Media

Officials adapt and lead during crises

By Debbie Wise
AAC Board President

After a year of adapting to all the operational changes required by the COVID-19 pandemic, counties faced a new challenge less than 60 days into the new year. Historic winter storms battered our state, bringing snow and freezing temperatures unseen in Arkansas for decades.

Washington County reported temperatures as low as -20 degrees. Some parts of Clark County reported snow as deep as 20 inches. And, at the Barling Lock and Dam in Sebastian County, the Arkansas River actually froze. These are the stories we’ll be telling our grandchildren for years to come.

However, there is another story we should tell them, as well. It is the story of how adaptive county government officials are; how their leadership and foresight while praying for the best but preparing for the worst set the stage for Arkansas to rebound; how our partnerships with other agencies helped to save not only infrastructure, but also lives.

Counties faced tremendous challenges during the storm. Roads were impassable. County buildings experienced collapsed roofs and ceilings, and frozen water pipes, and flood damage.

For instance, the Miller County Courthouse had several water pipes burst, leaving floors in six inches of standing water. As a result, several county officials and courtrooms have been temporarily relocated to another building. By some accounts, the damage could be in the millions — and the temporary relocation of offices could last up to 18 months while the courthouse is being repaired.

But rather than dwell on such tragedies, I would like to cast a spotlight on the brave men and women who kept our communities functional.

Gov. Asa Hutchinson signed an executive order directing additional funding to the state’s Division of Emergency Management to be used in response to the storm, and emergency management officials worked closely with local governments to determine immediate needs.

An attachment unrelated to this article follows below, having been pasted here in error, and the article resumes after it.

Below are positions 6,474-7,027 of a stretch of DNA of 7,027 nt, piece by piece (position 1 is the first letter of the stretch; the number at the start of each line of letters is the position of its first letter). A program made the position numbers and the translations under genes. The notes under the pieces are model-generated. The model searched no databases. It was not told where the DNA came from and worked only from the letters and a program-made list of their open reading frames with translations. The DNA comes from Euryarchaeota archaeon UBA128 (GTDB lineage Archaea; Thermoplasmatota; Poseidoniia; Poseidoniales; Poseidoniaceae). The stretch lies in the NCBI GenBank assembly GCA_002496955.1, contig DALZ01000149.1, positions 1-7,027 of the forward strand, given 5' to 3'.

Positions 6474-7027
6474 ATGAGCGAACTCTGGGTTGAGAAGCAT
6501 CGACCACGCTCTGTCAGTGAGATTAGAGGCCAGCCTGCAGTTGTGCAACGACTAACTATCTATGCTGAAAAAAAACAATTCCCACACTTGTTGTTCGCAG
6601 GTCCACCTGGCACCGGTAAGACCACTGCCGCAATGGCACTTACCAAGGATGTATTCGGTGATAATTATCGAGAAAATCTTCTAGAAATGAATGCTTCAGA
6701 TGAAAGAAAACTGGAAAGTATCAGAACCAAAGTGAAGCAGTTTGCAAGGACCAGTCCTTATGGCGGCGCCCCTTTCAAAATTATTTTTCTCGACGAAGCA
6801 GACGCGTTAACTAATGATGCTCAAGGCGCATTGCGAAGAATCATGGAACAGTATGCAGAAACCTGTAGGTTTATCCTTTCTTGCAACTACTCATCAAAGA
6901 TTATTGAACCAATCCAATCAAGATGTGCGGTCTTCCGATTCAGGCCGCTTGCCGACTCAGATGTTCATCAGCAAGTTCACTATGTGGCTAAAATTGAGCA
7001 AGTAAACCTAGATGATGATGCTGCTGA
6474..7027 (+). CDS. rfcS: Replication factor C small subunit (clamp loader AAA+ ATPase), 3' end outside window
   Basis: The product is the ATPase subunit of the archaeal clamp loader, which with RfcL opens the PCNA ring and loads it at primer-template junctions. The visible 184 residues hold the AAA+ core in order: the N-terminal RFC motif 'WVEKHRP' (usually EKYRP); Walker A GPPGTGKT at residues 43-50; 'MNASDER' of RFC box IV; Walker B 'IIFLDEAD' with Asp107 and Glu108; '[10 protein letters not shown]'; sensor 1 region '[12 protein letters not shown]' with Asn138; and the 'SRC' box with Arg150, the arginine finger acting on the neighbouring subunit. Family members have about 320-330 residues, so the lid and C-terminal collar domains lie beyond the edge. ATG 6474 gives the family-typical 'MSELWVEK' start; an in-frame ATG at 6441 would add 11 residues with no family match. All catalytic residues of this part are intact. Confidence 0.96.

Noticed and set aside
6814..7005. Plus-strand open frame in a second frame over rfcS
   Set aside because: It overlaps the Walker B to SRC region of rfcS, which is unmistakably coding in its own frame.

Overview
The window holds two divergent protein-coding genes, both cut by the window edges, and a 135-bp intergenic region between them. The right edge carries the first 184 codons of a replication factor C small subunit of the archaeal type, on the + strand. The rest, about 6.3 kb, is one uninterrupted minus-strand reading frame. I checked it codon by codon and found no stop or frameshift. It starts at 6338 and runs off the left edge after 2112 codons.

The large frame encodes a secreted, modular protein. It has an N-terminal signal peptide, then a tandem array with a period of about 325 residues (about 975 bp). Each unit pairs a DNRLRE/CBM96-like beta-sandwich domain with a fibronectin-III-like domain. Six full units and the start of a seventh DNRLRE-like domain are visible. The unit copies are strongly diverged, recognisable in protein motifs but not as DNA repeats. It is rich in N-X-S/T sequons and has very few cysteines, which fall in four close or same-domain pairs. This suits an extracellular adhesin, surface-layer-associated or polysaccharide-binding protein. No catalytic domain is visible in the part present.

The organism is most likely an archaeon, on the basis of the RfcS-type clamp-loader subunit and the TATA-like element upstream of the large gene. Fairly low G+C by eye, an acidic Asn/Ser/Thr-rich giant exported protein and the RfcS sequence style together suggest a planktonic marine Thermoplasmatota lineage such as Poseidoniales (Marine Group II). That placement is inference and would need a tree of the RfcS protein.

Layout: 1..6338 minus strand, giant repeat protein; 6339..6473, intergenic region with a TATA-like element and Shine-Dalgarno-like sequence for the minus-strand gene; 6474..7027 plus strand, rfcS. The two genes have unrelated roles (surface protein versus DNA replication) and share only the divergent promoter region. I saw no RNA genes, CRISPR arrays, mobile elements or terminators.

State Highway crews, city street crews and county road crews were prepared in advance to tackle the effects the unprecedented weather conditions would have on our thoroughfares. They acted quickly and worked around the clock to clear the snow and to treat the ice.

Our law enforcement agencies helped rescue stranded motorists, and utility companies did everything they could to keep the electricity on and to minimize the rolling blackouts that were implemented in some areas. Local TV and radio stations kept us informed every step of the way, and neighbors reached out to help neighbors in need.

In Jefferson County, for example, the water pressure at the courthouse and other facilities was at dangerously low levels. Plumbing services and cities near Pine Bluff helped provide water so those facilities could maintain sanitary conditions.

I could go on about the leadership examples that were set across the board. It is often said that in perilous times, look for the helpers. And there were so many who helped during what will go down in history as one of Arkansas’ most severe snowstorms. I believe it also will serve as a reminder of just how important our mutual support, partnerships and teamwork help us to continue serving our counties to the best of our abilities.

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